A recent decision of the Court of Turin (no. 940/2019), finding that the image rights of the famous Hollywood diva Audrey Hepburn had been unlawfully exploited, marked a new victory for her heirs (in favour of whom the Court of Milan had already ruled with its decision no. 766/2015).

In the case at issue, the actress’ heirs had claimed before the Court of Turin the unauthorised use of Hepburn’s image on t-shirts produced and marketed (also online) by the defendant company. The plaintiffs had therefore sought monetary and moral damages suffered as a consequence of the violation of the relevant image rights.

In particular, the plaintiffs claimed the infringement of Article 96 of Italian Copyright Act, under which “a person’s portrait cannot be exhibited, reproduced or marketed without their consent” (or, after death, of their heirs as per Article 93 of the Copyright Act), and of Articles 10 of the Italian Civil Code and 97(2) of the Copyright Act, which prohibits the use of a person’s image when this could damage their dignity or reputation or that of their heirs. Among the items of clothing produced and marketed by the defendant, in fact, there were not only t-shirts bearing the image of the famous icon, but also reworkings that portrayed her covered with tattoos or while showing the middle finger.

In response to these claims, the defendant company argued that its use of the actress’ image was compliant with the provisions of Article 97(1) of the Copyright Act, according to which the consent of the portrayed person is not necessary if they are known to the public. Furtherly, the defendant also argued that the reproductions of Audrey Hepburn’s image on the clothing constituted a creative reinterpretation of the character, a symbol of women’s emancipation during the 1970s, giving life to an original work that promoted the actress in a feminist light.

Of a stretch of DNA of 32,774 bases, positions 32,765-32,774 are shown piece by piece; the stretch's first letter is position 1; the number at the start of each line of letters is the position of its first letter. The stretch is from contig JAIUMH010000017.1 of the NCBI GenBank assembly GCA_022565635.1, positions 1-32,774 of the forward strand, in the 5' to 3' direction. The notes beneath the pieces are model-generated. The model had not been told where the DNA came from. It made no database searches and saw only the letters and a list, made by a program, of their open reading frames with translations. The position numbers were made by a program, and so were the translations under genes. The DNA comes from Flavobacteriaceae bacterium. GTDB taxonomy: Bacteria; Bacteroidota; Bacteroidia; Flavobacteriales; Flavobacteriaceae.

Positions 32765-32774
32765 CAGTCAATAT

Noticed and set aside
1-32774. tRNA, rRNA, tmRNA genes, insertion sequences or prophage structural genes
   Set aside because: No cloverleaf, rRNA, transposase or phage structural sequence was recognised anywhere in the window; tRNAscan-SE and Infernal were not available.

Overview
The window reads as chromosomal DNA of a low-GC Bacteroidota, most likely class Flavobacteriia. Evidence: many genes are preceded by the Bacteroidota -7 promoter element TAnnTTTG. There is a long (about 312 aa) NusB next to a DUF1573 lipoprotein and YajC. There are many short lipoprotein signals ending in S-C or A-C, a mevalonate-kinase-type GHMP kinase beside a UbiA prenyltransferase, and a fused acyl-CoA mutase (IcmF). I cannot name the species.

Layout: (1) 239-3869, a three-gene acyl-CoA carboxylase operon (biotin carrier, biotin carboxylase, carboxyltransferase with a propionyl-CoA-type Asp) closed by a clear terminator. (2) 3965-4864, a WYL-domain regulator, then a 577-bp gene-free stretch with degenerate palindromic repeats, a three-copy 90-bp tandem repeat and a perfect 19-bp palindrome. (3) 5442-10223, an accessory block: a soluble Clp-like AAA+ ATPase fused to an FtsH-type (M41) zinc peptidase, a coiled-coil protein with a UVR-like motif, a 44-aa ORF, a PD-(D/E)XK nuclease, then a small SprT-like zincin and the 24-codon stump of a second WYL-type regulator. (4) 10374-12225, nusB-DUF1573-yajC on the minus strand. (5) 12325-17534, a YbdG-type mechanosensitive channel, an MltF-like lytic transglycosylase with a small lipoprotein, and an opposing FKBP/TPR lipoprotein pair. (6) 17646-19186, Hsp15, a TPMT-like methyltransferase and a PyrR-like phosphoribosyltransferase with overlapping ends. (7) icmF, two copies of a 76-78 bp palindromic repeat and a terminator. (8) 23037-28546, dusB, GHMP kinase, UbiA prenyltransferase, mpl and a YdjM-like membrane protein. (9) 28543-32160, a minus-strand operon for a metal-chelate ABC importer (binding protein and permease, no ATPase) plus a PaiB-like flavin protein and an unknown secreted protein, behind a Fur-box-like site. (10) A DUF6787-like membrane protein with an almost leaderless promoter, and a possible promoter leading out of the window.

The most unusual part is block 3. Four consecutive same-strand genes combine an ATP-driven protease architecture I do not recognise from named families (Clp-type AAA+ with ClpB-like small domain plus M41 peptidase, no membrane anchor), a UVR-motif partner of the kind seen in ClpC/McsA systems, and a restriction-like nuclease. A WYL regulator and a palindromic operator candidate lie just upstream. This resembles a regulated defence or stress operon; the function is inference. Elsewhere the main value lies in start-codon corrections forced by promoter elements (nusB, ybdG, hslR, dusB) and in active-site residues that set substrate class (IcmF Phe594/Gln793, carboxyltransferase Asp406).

However, recalling a consolidated case-law of the Italian Court of Cassation, the Court of Turin underlined that the cases in which a person’s likeness can be reproduced without their consent must be strictly limited to instances of exploitation aimed at providing the community with information on facts of some social utility. In other words, pursuant to the provisions of Articles 10 of the Civil Code and 96 and 97 of the Copyright Act, when the exploitation of a person’s likeness cannot be justified in light of a public interest in information, but, as in the present case, takes place for advertising or commercial purposes, such exploitation is unlawful in the absence of consent. In any case, the Judge concluded that the defendant had reworked the image of the Hollywood diva in a manner that damaged the reputation and dignity of her successors, causing the loss of the commercial value of the image (so-called dilution damage).

Having found the aforementioned conducts to be unlawful, the Court of Turin ordered the defendant to pay the plaintiffs EUR 56,000 as economic damages, determined on the basis of the ‘price of consent’ (i.e. the price that the parties would have agreed if they had entered into an agreement for the exploitation of the image rights) and EUR 5,000 in moral damages.